Fire decimates trailer home, challenges firefighters
Accumulated trash turned what should have been an hourlong call Sunday into a six-hour ordeal for the Eudora City Fire Department.
City firefighters, along with firefighters from Eudora Township and Wakarusa Township, had to hack through walls to battle the fire in Darryl Swisher's trailer home in the 1000 block of Maple Street.
Swisher and his visiting family escaped unharmed.
The call was made at about 7:15 p.m. The last firefighter left at about 1:30 a.m.
"When I pulled up and saw where the police officers were and which house it was, I realized it would not be a simple matter of fire attack than it would in any other house," Eudora City Fire Chief Randy Ates said.
Ates had seen the trailer before on a tour of problem areas within in the city when he began his tenure.
"Any type of maneuver we had to do in the yard, we had to move parts of his collection of items aside to be able to manipulate the fire hoses," Ates said.
A candle ignited the flames, Ates said.
"He had taken a lamp shade off a small desk lamp or floor lamp and set the shade over the candle, why I do not know, but the shade caught fire, and of course with the number of items near the fire it immediately spread up the wall," Ates said.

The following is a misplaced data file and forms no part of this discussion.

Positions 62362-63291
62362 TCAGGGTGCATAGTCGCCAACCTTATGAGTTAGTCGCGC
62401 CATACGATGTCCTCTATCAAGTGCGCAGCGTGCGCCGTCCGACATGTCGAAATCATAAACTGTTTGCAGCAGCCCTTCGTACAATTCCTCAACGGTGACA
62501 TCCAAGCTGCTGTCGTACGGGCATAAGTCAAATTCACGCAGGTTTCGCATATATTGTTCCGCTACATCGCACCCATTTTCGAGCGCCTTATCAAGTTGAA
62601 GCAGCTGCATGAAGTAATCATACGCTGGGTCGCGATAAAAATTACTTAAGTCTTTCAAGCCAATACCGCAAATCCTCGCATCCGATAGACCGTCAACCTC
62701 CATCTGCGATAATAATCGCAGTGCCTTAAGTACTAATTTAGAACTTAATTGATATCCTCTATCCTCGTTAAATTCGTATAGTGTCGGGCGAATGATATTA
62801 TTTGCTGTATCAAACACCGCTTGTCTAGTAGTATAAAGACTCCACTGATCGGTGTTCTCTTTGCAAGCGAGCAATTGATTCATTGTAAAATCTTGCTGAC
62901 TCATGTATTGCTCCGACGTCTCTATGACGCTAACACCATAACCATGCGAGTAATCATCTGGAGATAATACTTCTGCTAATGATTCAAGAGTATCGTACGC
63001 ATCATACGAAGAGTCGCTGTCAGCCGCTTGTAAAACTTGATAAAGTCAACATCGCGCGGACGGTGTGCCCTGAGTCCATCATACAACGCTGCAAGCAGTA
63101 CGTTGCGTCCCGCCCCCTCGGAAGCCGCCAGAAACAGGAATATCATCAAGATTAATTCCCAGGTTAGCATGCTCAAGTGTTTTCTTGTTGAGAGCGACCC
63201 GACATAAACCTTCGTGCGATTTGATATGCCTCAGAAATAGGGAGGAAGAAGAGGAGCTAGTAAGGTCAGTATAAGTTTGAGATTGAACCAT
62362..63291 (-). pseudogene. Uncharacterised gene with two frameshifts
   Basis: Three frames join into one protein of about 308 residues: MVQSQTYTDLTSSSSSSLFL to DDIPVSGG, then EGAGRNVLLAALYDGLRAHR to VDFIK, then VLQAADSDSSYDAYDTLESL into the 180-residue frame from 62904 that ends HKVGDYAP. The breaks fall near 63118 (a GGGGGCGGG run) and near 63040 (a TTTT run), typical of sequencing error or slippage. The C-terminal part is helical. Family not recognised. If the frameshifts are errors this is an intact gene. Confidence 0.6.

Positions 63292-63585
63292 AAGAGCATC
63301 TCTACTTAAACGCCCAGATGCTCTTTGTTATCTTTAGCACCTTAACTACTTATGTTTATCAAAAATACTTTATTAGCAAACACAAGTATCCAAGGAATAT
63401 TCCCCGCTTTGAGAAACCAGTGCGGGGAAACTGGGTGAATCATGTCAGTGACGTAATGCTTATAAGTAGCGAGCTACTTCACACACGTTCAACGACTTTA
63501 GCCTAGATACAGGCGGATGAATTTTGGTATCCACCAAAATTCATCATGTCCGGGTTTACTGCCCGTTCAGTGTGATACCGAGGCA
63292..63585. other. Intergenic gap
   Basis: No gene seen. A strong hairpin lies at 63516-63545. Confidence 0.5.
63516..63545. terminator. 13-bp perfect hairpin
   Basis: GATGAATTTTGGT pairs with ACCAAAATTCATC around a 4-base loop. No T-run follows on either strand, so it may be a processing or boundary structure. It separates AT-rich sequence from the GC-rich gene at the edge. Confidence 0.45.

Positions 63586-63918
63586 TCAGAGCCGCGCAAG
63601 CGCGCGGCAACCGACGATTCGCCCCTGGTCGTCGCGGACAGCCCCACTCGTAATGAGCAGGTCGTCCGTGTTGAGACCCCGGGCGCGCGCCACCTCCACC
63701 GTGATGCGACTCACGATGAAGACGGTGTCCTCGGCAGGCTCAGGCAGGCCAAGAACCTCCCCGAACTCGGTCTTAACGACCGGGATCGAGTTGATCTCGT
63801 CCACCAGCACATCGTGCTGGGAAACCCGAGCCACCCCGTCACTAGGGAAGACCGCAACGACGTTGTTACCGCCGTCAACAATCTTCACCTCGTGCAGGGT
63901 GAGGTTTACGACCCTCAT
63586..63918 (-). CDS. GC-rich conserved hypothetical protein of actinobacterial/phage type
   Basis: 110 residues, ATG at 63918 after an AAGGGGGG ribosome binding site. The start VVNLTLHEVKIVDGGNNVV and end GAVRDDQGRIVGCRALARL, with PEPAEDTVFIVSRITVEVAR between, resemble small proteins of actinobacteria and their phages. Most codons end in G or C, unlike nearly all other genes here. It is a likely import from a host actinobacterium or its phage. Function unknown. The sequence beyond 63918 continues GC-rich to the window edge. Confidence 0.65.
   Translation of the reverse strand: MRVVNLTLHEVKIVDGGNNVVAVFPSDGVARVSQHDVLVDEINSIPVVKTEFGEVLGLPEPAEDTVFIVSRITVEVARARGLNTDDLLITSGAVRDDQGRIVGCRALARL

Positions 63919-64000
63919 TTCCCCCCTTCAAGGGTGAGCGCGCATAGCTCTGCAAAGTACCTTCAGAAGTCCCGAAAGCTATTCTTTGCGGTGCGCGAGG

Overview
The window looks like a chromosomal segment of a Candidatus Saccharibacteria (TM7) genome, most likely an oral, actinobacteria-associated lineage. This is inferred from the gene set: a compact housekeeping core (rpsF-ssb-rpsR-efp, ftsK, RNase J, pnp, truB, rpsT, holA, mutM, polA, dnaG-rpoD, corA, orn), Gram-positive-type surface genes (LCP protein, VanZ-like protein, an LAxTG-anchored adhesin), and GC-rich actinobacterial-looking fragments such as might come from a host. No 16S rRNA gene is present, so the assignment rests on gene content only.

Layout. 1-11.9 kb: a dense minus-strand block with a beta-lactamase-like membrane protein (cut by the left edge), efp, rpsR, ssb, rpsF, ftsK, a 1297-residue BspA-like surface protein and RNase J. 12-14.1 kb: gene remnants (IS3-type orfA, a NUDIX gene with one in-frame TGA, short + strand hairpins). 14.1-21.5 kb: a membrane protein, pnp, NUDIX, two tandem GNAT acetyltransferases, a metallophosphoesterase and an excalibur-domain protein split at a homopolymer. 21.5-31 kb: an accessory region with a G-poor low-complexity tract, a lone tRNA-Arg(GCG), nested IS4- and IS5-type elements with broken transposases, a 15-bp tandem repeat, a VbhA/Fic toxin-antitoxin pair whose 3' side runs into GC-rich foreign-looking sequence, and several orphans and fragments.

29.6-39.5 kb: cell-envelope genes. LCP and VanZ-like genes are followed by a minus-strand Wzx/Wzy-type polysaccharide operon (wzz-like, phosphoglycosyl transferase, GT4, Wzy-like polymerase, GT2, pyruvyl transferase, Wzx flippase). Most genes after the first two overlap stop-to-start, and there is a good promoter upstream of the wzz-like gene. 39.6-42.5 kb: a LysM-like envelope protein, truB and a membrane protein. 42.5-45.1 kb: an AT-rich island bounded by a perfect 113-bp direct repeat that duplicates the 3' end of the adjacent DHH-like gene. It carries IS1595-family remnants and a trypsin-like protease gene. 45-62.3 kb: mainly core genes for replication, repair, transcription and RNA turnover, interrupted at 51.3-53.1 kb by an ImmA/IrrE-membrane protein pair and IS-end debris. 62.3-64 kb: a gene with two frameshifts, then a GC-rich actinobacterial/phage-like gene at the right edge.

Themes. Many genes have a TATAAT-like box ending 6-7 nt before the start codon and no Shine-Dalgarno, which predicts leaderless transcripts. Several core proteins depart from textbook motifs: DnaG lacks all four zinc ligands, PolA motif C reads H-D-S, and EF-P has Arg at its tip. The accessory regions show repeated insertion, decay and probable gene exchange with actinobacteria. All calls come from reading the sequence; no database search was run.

Earlier in the week, the city had cut off Swisher's utilities. He said he had planned to pay the bill Monday to reinstate power.
Upon arriving, Ates noticed flames at the back of the trailer.
During a normal fire, the fire crew would enter the front door with a hose and extinguish the fire, Ates said. The firefighters have trained on similar trailers to memorize their basic layout.
Because of the debris, normal tactics weren't available.
"When the first crew with the fire hose tried to get through the front door, they hit the debris and couldn't get any further," Ates said.
To get to the blaze, firefighters resorted to chainsaws and axes.
"Every move through that yard was a struggle. Just having room to work was difficult," Ates said. "Once we got access and got the chainsaws out and cut holes in the side, we were able to drag piles of smoldering clothes out, which seemed to be the biggest culprit," Ates said.
Firefighters had to spray the clothes then put them out to the side before continuing deeper into the trailer.
It became an exhausting process, Ates said.
"We needed a lot of manpower because firefighters were tiring from having to pull all that stuff out. We had to take breaks," Ates said.
Ates said he felt fortunate he had aid from Eudora and Wakarusa townships.
Firefighters found combustible materials like propane tanks and chemicals while fighting the fire. If the items weren't found, the call could have been much worse, Ates said.
"If he had not been home and the fire had not been detected in an old trailer like that, it would have been very difficult to extinguish from the outset," Ates said.
Ates said propane tanks on the north side of the trailer could have been particularly vulnerable.
Although firefighters declared the fire under control at about 9:45 p.m., crews stayed on hand to protect the residence from further flare-ups.
"Even then, with the amount of rubble and debris and items and junk, we were not certain it wouldn't flare from a hidden hot spot," Ates said.
The back of the trailer is a total loss Ates said.
Swisher said he had no plans to fix the trailer.
"At this point I don't know what I'm going to do with it," he said.